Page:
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What Can an Ancient General Teach Us About Modern Leadership?
KNOWLEDGE@WHARTON ^ | Jan 18, 2018

Posted on 01/31/2018 4:13:43 PM PST by nickcarraway

Patrick N. Hunt discusses his new book on Hannibal and how much of his success was based on solid financing. Audio Player

Few military leaders hold as much allure for historians as Hannibal Barca of Carthage (today’s Tunisia). Born in 247 B.C., he is still studied today because of his unparalleled ability to strategize and get inside the mind of his opponent in battle. Archaeologist Patrick N. Hunt, who had been the director of Stanford’s Alpine Archaeology Project, has written a new book about the legendary figure that is simply titled Hannibal. He joined the Knowledge@Wharton show on SiriusXM channel 111 to explain why Hannibal was so intriguing and why his story still endures. An edited transcript of the conversation follows.

Knowledge@Wharton: Why did you want to write a book about Hannibal, and why was he considered to be such a great military leader?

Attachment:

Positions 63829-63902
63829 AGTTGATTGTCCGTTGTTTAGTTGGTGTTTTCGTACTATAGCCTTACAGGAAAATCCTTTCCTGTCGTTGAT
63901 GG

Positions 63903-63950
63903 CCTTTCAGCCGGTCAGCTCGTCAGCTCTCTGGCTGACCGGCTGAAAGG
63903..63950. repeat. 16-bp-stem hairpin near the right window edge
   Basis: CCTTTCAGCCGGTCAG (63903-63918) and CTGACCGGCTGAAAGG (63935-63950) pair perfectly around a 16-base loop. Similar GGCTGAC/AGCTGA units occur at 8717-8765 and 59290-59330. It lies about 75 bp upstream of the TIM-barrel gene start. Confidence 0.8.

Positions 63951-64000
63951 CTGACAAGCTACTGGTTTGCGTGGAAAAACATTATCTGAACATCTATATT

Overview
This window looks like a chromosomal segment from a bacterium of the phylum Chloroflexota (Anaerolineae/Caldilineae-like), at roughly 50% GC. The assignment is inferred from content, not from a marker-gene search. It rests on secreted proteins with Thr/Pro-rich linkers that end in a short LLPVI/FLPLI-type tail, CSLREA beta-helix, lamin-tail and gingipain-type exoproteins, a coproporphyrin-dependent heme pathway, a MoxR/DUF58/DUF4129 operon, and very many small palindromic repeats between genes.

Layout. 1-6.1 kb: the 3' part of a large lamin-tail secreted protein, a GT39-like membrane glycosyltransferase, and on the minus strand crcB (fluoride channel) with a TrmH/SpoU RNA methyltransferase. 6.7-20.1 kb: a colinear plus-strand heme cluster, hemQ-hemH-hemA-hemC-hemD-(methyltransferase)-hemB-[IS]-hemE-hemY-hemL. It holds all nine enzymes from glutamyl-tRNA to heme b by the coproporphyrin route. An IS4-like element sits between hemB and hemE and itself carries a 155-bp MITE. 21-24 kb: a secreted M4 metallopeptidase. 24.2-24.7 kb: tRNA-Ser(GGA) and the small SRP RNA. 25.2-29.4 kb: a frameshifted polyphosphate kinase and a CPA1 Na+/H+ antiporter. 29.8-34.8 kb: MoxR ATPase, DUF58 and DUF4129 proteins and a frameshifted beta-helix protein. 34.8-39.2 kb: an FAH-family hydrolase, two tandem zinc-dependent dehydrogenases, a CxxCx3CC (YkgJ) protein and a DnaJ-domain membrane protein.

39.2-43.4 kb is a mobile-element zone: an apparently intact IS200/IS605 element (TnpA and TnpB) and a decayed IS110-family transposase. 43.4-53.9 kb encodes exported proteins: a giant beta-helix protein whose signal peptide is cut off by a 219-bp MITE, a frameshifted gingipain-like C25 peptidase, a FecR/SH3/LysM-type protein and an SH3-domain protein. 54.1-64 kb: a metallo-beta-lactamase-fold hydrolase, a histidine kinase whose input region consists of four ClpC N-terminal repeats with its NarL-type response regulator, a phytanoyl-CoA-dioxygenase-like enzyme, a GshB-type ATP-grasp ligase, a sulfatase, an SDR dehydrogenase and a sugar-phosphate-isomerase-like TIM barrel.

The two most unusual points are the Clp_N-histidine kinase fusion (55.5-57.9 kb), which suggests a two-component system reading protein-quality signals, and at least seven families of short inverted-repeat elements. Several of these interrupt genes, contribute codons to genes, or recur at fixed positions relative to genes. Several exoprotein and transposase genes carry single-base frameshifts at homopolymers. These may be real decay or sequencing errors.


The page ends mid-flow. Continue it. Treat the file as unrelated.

Patrick N. Hunt: He’s really an enigma because here’s a guy who wins almost every battle, except the last one. Here’s a guy who is enormously capable of wonderful tactics that totally strike fear into the heart of his enemy, but he doesn’t win the war. All history, in my whole purview, is economic history. The bottom line is ultimately history. Hannibal was successful until his silver ran out — the Spanish silver from the Spanish silver mines. Once the Romans took those silver mines and stopped that flow of his supply chain, Hannibal’s military intelligence dried up. He could no longer find out and exploit the weaknesses of his enemies because he didn’t have enough dirt on them.

When you read Machiavelli’s The Prince, Machiavelli goes into lengthy details surrounding Hannibal’s circumstances, how he was both a fox and a lion, stealthy but also strong. You’ve heard that famous phrase, “It’s better to be feared than loved.” Yet Hannibal might have preferred to be loved and feared.